A Taste of Normandy

Two of my favourite things are good food and the outdoors.  Being able to combine the two is an added bonus and Cape Town provides plenty of opportunity for this. The concepts of slow food and foraging have also become increasingly popular here over the last few years.

For me good food should be delicious, natural and part of a cultural heritage, but Fish Hoek-based French cook Nadège Lepoittevin-Dasse has taken this to another level fusing her passion for food and local fresh ingredients with her roots in Normandy.

Nadège has opened her home to offer initimate and relaxed cookery lessons the French way, expanding her classes to include excursions like gathering mussels together before returning to her home to cook them together.  I jumped at the opportunity to join her at Misty Cliffs in Scarborough, a seaside conservation village on the way to Cape Point.

Nadege Lepoittevin-Dasse

The secret, says Nadège, is to pick the medium-sized ones for their flavour and tenderness.

Seaweed in a rock pool

And the ones still covered in water at low tide.  Any left in the sun are a no-no.

Black mussels - Scarborough

As always, it was the array of colours that captivated me.

Low tide - ScarboroughIt was overcast, adding intensity to the patches of vivid turquoise water.

African black oystercatcherAnd we weren’t the only ones foraging for a free lunch – a breeding pair of African Black Oystercatchers were just as busy!

Cape Cormorant

This Cape Cormorant was completely disinterested in the rest of us and swam off into the surf shortly afterwards.

Waves crashing against the shore

Along part of the coastline breakers were pounding the rocks.

Nadege hard at workI must confess, Nadège did all the gathering while I snapped away.  There was no shortage of material for either of us, but gathering is by (inexpensive) licence only and limited to 30 per person per day.  Times the two of us, the 60 mussels gathered was more than enough for three people.  Note the Parisian shopping bag in the background!

Cleaning the mussels on site

Her other tip is to clean as much of the mussels as you can on site, removing debris and de-bearding.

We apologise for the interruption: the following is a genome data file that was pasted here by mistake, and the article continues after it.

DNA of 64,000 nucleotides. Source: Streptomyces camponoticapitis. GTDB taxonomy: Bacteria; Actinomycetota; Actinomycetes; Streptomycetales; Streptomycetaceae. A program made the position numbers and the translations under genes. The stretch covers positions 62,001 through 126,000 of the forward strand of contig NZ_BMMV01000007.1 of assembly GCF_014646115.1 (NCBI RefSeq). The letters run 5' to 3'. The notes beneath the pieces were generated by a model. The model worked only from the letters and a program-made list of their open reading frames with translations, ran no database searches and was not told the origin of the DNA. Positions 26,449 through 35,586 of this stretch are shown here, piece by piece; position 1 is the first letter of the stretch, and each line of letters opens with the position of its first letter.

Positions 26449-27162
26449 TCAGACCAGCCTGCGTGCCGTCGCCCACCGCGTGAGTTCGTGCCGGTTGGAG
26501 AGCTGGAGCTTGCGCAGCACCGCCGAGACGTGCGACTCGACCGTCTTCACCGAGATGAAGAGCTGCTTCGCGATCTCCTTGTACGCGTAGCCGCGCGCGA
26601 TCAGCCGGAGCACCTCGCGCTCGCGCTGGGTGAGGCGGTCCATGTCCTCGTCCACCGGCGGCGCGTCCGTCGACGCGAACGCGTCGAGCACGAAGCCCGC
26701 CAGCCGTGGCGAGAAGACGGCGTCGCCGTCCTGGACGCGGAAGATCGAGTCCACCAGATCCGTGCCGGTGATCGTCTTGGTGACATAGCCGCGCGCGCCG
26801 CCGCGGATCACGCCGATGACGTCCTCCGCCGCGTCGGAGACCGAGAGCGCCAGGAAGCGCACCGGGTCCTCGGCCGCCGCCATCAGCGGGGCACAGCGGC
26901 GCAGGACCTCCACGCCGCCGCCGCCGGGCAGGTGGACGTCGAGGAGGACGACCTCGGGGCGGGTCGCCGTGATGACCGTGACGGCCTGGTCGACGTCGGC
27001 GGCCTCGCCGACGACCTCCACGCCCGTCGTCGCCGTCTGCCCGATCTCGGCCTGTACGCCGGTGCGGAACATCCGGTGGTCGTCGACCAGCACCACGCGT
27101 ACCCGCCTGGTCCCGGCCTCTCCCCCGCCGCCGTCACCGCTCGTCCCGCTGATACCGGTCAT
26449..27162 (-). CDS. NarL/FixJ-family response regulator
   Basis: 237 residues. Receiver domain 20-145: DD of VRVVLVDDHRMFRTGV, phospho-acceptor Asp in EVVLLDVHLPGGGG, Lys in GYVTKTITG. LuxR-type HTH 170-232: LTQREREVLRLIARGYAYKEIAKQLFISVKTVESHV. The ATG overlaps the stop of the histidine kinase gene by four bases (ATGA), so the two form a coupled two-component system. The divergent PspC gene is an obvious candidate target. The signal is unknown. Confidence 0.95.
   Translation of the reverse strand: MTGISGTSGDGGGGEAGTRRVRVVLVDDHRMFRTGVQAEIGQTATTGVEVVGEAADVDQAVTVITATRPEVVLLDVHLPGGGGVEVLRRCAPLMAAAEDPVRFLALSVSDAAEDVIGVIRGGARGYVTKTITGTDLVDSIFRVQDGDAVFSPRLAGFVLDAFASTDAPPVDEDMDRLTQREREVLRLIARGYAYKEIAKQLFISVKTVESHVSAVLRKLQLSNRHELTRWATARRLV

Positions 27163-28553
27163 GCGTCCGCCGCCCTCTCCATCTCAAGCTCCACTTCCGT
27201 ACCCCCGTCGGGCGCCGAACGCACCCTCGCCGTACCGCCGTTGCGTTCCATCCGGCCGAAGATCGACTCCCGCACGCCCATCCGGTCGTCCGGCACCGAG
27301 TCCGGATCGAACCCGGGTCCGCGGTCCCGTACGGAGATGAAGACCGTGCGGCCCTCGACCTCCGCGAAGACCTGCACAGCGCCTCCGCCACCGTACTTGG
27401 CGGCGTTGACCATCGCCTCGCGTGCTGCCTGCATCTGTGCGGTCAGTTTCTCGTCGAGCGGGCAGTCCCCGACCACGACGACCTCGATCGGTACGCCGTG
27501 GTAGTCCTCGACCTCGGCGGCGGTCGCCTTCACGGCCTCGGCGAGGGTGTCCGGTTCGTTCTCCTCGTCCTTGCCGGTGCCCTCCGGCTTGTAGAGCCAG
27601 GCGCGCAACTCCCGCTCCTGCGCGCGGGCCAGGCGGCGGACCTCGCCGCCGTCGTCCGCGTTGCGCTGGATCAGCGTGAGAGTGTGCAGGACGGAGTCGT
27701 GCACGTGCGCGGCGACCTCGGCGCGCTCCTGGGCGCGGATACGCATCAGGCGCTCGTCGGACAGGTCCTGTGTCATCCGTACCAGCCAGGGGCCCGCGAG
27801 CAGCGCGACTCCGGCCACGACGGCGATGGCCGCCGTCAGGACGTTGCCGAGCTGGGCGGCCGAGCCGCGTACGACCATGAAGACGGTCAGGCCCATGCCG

Random black mussels clinging to a rock


The abundance of marine life along the shoreline and in the rockpools was fascinating like this anemone covered in tiny shards of mussel shell in varying shades of blue and grey.

anemones Scarborough


All paths lead to the beach

Dune grass, veld flowers and a bicycle adorn the path to the beach, while back home a Speckled Pigeon surveys the view from Sunny Cove over the False Bay coast.

Speckled Pigeon

Nadège’s understated elegance flows throughout her home right through to the table setting, where her careful attention to detail comes across as effortless.

Table setting

As a hostess, Nadège is delightful.  She is as effervescent as the French champagne her wine-merchant husband Frederic imports, and her joie de vivre is contagious.  The couple are incredibly hospitable and have had over 300 people attending classes in their home in the last year.

Cooking with Nadage

Basque style mussels with Chorizo and fresh herbs

The first of the two dishes was Basque style mussels with chorizo and fresh herbs followed by the Normandy classic Moules Marinières.  The base of garlic, onion and shallots are sautéed in Graisse de Canard (duck fat) – one of the most common ways of cooking in the South West of France, bringing a very distinctive taste.  Both dishes are then lovingly drenched in white wine and left to simmer until the shells open.

Moules marinières - a Normandy classic dish

Crusty bread, the way the French love it!

Basque style mussels

To round off a perfect lunch, Frederic pours chilled Hermit on the Hill as we reminisce about growing up and the sounds of Rodriguez, Vanessa Paradis and Patrick Bruel fill the summer afternoon.

And even the cat was licking his lips!

Shiva, the illusive black cat

The couple host and arrange culinary tours of Normandy several times a year – check out Nadège’s website http://www.nadegecuisine.com.


8 thoughts on “A Taste of Normandy

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